Esprit de Corps: Former French Language Student, Now a Speech Therapist, Explores Ways to Support Underserved Communities

Speech-language pathologist and researcher Anne Hoffmann, PhD, takes a creative approach to reaching children in marginalized communities who need communication and literacy support

Anne Hoffmann, PhD

Anne Hoffmann, PhD, a speech-language pathologist (SLP) and researcher at Rush University, takes some uncommonly creative approaches to reaching low-income children who need support with learning and communication.

“A lot of the families we see in clinic don't have access to the practices we recommend,” she says. “That started me thinking about how we could increase access to good practices we have strong evidence for.”

Hoffmann, associate professor of communication disorders and sciences in Rush University’s College of Health Sciences, specializes in neurodevelopmental disabilities as both a researcher and clinician. She recently won two coveted Rush research awards that will allow her to put a couple of her intriguing ideas to work in Rush's primary service area on the West Side of Chicago.

Hoffmann was one of three inaugural Health Equity Research Scholars chosen by the Rush BMO Institute for Health Equity. Her award will help underwrite a project to coach West Side childcare providers on how to use the best therapeutic practices for children who have language delays.

Hoffmann also co-leads one of five teams that received a President's Collaborative Research Award, established by then-Rush University President Sherine Gabriel, MD, for a multidisciplinary project to provide resources such as books, games and other literacy aids to young children and their families who are experiencing homelessness.

“The overarching theme of her work is bringing awareness and resources to children in historically marginalized communities,” says Lisa LaGorio, PhD, a speech language pathologist and assistant professor of Communication Disorders and Sciences at Rush.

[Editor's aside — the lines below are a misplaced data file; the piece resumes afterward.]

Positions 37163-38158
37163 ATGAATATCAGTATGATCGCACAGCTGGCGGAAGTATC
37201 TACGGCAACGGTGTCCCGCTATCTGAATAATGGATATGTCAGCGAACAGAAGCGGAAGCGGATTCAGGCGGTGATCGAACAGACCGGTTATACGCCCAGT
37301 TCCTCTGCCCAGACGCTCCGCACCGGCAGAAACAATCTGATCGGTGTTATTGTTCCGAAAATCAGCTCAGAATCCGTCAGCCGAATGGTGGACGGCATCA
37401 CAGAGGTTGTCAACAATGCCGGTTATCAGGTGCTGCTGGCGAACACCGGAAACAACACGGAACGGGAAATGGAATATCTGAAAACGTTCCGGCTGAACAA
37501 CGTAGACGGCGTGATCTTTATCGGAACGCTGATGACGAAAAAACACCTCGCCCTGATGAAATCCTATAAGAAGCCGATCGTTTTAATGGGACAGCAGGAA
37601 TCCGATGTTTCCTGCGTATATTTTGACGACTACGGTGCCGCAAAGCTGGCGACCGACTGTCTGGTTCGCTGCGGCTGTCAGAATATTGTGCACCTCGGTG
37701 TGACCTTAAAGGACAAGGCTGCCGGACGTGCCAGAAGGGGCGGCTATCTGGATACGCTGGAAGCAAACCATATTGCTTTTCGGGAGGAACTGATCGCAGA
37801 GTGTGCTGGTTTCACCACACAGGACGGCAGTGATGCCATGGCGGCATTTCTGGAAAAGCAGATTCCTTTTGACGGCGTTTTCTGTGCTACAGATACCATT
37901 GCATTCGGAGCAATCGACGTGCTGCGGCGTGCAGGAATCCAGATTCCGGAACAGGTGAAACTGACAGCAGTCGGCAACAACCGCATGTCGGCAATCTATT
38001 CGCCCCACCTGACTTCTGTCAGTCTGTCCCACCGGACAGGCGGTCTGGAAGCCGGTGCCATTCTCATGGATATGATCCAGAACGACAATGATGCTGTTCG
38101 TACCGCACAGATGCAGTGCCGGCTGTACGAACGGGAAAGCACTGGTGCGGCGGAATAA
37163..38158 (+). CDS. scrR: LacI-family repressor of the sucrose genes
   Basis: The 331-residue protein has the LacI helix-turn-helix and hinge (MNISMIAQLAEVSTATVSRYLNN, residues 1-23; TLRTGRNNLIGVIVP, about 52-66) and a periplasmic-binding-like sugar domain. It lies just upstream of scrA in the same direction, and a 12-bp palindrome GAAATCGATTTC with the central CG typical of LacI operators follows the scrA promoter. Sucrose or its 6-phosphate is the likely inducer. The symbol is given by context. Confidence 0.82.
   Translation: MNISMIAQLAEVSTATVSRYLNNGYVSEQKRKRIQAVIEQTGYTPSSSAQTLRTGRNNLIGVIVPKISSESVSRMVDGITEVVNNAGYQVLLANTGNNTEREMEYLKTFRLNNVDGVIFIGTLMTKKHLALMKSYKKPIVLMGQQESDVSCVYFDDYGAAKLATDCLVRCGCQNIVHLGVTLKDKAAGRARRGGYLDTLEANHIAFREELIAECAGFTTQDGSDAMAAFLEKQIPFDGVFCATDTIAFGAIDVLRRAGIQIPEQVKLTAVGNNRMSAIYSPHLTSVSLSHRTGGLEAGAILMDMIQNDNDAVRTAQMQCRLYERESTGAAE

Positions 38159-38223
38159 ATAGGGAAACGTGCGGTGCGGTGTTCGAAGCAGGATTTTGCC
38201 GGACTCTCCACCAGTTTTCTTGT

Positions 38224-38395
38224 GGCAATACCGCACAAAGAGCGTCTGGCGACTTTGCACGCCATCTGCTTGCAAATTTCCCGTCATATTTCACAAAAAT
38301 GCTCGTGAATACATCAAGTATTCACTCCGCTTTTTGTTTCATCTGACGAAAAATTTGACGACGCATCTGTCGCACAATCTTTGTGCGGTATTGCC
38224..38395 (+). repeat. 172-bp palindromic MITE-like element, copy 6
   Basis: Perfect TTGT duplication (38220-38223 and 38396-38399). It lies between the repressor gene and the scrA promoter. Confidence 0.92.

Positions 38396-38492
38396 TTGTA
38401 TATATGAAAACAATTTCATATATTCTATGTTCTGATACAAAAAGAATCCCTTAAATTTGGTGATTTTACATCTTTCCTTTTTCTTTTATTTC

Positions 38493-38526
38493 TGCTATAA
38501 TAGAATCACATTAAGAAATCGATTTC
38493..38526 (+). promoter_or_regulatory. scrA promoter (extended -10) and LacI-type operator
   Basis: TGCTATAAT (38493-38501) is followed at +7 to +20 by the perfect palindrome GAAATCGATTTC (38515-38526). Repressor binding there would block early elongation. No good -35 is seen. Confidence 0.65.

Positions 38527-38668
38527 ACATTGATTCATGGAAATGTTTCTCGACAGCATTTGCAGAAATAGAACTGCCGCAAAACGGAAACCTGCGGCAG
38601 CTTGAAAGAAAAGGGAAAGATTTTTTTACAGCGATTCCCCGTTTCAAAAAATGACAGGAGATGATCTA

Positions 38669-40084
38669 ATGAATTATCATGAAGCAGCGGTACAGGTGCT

Hoffmann says it has been “a pretty natural progression, seeing how well families and children respond to intervention,” and then to come to the point where she is hitting the road to bring effective early intervention to some of the people who need it most. The sooner children are diagnosed, the better they are likely to do, she says.

Going where the children are

“We shouldn't be finding children who are 4 or 5 years old with significant developmental delays who have never had someone tell them how to access services, but we find that pretty frequently,” Hoffmann says. “The more tools we can give those community members, the less likely it is to have children who are missed for so long.”

Telehealth, which came into its own in the early days of the COVID-19 lockdown, has been a valuable tool for delivering treatment to people at home, but the pandemic has intensified the stresses on families with limited financial means.

“When you're working in pediatrics, you're working with families,” Hoffmann says.

The mean household income of the families she serves is less than $20,000. Hoffmann's team found that while many children were in child care, some parents were struggling to find suitable options for children with developmental delays. Hoffmann thought, “Why not go where the children are?”

Partnering with an organization that supports childcare providers on the West Side, Hoffmann's team started with a small pilot project. The Health Equity Research Scholars award will allow them to expand that, providing 30% salary time for 18 months, mentorship support and $10,000 to cover other expenses. Children will receive three months of treatment through the program and then transition to a provider in the community, or to school if they are old enough. Experienced caregivers, like those taking part in this project, are often able to identify children who have a communication delay, and research has shown that children benefit from having caregivers who are engaged in their therapy.